love to see your charts and any additional suggestions on keeping your evo running longer.


CB, it’s like @neoterix already said, there are different kinds of phones for different personalities. Some of us want pickup trucks while others prefer motorcycles. Nothing inherently wrong with either approach, unless you make the wrong choice and have to live with it until the lease is up.

In my case I decided that I really wanted both, so I got the EVO to satisfy my inner geek’s need for freedom, and the WiFi-only iPad to experience the elegant design of Apple’s hardware and ecosystem. I love both devices and the EVO’s hotspot feature means I get to use Sprint’s 3G/4G network with my iPad while my friend can’t get a signal on his iPad. (I eventually let him share mine.)


My fully charged EVO was totally discharging and turning off in 4-5 hours overnight, just by sitting idle. I started experimenting and one thing that I found that the major source of discharge was Bluetooth on. When I turned it off last night, and checked in 4-5 hours, the battery indicator showed 67%. Quite a lot of battery consumption for the idle phone, but WAY better, than before.


One note missed, is to let the battery charge at least 2 hours longer. You get more time out of it.

This is posted on Seidio’s website for batteries on cell phones.

Give it a try.


You mention not to use a Task Killer. I am somewhat new to Android, and wonder, how do you close an app that has no “Exit” button. I notice that I have a bunch of apps running after some use and my device actually begins to lag until I run a Task Killer to kill these apps.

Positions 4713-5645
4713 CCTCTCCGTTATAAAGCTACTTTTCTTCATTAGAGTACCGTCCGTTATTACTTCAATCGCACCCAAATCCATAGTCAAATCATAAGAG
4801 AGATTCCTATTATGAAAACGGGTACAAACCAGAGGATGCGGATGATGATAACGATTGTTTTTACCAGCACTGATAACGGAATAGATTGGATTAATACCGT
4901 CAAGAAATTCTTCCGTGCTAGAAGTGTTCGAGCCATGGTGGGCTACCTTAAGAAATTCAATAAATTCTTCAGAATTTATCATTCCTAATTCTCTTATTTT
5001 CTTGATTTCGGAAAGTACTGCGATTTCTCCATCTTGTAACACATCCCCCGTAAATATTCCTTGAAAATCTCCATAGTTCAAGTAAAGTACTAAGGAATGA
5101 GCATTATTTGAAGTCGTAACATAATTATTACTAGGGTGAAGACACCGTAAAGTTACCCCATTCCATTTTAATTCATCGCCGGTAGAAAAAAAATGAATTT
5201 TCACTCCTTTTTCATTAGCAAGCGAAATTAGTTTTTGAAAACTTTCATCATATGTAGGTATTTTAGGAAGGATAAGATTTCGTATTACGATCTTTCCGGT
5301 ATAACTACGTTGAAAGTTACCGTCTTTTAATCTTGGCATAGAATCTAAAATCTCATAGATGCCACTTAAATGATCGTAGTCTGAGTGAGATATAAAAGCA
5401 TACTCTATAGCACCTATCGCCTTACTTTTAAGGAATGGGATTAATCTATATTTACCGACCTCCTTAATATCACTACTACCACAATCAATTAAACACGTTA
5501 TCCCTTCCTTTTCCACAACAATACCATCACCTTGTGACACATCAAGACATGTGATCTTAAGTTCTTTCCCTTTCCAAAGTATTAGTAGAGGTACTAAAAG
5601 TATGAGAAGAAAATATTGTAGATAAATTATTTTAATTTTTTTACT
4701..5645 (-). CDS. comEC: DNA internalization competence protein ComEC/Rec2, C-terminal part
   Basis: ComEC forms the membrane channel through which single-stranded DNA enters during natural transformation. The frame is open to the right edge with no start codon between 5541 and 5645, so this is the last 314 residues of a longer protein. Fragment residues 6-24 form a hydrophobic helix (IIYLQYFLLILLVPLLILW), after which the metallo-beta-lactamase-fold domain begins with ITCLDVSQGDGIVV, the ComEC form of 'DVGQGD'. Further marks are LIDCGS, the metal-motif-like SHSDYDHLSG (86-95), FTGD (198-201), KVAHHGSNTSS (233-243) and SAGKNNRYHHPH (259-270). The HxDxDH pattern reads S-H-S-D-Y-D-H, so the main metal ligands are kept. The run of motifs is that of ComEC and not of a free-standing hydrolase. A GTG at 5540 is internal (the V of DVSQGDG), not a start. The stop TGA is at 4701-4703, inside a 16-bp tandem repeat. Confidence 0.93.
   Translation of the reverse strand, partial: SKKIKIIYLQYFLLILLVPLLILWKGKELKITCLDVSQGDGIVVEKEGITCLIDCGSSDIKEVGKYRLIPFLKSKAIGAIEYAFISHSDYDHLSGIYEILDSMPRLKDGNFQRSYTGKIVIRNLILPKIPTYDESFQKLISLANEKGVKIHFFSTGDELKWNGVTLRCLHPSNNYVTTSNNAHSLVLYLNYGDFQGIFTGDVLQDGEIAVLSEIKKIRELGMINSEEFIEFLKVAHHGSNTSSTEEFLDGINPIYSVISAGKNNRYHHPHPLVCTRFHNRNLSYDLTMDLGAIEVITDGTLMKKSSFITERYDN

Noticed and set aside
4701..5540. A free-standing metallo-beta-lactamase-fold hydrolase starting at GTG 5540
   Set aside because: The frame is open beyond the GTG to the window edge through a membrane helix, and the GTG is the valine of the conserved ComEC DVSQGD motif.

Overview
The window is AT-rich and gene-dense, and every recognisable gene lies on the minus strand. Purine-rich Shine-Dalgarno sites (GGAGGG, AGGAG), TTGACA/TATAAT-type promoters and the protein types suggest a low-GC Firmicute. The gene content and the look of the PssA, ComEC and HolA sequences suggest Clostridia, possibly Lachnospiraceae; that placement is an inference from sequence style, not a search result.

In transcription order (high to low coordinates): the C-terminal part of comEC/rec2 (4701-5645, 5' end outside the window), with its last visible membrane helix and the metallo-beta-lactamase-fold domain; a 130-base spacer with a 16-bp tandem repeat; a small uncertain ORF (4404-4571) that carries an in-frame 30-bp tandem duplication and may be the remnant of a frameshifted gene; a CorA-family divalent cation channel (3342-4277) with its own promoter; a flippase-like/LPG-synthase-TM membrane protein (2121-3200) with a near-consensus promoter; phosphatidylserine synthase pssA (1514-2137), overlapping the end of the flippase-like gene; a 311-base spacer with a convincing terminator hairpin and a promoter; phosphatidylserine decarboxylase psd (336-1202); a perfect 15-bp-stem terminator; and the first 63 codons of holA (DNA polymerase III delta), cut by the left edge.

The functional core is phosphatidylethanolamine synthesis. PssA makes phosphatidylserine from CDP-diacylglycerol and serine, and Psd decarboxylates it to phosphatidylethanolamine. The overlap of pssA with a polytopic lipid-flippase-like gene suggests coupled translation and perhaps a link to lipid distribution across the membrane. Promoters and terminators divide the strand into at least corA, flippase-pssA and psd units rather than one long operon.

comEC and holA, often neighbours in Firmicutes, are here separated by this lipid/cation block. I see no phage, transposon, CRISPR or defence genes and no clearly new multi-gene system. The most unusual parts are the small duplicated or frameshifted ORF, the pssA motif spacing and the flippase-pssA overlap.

The EVO is my first Android phone so I’m learning something new every day. But I have a lot of friends that are long-time Android users and every one of them recommends using an app killer of some kind.

Maybe 2.1 and 2.2 are smarter than older versions, but it doesn’t seem that way to me yet. An app called Battery Sentry monitors apps while the screen is off and alerts you to excessive battery consumption. I’ve gotten warnings three times so far. SystemPanel is an app that provides a lot of detailed information about the phone, and allows you to kill unneeded apps. Advanced Task Killer is the other one I’m testing.

Until someone can prove that it’s unnecessary, or actually harmful in some way, I’ll keep pressing the “kill apps” button occasionally when I’m holding the phone. It only takes a second and doesn’t seem to hurt.


EVO is like another generation of androids on its own. it’s too smart for an app killer. You dont need it.


Thank you very much for this, my x10i settings were all over the place, hopefully i can get a full day out of it now!


I was really concerned the first and second day since my battery would only last about 8 hours. That’s when I realized that GPS was always on by default. Once I turned GPS off I now get an easy full day of moderate use without the battery dipping into the yellow. Plus, weather apps and such are still able to track my location using 3G.